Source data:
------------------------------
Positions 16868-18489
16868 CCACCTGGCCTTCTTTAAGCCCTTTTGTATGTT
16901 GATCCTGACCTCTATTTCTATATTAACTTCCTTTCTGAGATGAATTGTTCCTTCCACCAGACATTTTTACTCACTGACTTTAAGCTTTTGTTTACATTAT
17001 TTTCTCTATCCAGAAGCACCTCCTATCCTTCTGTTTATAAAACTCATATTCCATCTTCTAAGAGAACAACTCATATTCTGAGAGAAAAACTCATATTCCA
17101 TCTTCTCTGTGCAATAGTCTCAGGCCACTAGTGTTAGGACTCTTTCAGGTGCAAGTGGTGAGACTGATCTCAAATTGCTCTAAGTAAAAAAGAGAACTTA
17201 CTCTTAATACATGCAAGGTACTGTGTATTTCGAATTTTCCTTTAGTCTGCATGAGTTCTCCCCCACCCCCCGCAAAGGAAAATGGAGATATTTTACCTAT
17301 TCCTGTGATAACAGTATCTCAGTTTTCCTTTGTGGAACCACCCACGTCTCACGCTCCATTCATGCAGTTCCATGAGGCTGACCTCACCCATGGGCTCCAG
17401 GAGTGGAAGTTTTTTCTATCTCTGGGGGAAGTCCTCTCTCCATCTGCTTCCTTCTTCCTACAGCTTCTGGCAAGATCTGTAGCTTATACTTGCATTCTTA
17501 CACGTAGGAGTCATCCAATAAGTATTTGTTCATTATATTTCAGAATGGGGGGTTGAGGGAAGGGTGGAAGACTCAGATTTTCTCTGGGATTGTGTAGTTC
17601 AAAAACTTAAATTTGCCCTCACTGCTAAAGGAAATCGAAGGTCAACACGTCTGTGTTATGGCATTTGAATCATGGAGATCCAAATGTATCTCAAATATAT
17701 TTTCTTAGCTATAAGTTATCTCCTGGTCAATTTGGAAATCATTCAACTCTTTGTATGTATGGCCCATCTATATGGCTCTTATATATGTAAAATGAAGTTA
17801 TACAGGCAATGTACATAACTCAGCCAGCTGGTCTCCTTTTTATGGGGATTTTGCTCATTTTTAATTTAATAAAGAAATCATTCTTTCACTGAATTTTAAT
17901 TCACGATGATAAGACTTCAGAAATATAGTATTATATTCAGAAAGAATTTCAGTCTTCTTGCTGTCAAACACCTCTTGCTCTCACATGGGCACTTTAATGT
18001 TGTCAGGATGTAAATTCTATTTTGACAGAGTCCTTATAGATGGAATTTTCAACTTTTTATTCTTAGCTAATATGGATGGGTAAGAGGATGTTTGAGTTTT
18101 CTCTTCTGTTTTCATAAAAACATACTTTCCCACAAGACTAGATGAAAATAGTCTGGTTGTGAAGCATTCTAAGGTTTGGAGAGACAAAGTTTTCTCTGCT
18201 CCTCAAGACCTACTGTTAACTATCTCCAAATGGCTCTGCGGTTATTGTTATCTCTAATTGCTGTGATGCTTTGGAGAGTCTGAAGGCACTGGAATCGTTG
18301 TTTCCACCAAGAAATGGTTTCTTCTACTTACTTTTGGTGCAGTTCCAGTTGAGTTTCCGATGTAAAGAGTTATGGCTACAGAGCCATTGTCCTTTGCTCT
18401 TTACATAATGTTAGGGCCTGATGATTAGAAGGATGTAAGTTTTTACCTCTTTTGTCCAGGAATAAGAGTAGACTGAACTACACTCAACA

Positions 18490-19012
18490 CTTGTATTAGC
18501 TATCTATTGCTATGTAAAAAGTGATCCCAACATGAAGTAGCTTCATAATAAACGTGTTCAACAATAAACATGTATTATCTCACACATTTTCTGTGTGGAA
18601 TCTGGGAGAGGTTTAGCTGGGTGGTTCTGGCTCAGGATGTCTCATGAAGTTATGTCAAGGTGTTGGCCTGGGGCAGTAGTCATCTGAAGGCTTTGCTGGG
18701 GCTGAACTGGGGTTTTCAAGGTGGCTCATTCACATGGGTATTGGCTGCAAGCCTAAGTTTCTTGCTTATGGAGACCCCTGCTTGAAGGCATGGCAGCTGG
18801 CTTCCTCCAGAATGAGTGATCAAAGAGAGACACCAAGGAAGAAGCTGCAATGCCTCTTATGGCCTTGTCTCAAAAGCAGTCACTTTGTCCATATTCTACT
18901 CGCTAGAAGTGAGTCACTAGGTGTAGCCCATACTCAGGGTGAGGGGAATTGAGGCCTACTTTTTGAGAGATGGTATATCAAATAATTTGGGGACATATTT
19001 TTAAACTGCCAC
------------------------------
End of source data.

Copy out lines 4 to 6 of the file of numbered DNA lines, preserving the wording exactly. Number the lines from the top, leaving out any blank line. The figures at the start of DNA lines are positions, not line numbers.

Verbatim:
17001 TTTCTCTATCCAGAAGCACCTCCTATCCTTCTGTTTATAAAACTCATATTCCATCTTCTAAGAGAACAACTCATATTCTGAGAGAAAAACTCATATTCCA
17101 TCTTCTCTGTGCAATAGTCTCAGGCCACTAGTGTTAGGACTCTTTCAGGTGCAAGTGGTGAGACTGATCTCAAATTGCTCTAAGTAAAAAAGAGAACTTA
17201 CTCTTAATACATGCAAGGTACTGTGTATTTCGAATTTTCCTTTAGTCTGCATGAGTTCTCCCCCACCCCCCGCAAAGGAAAATGGAGATATTTTACCTAT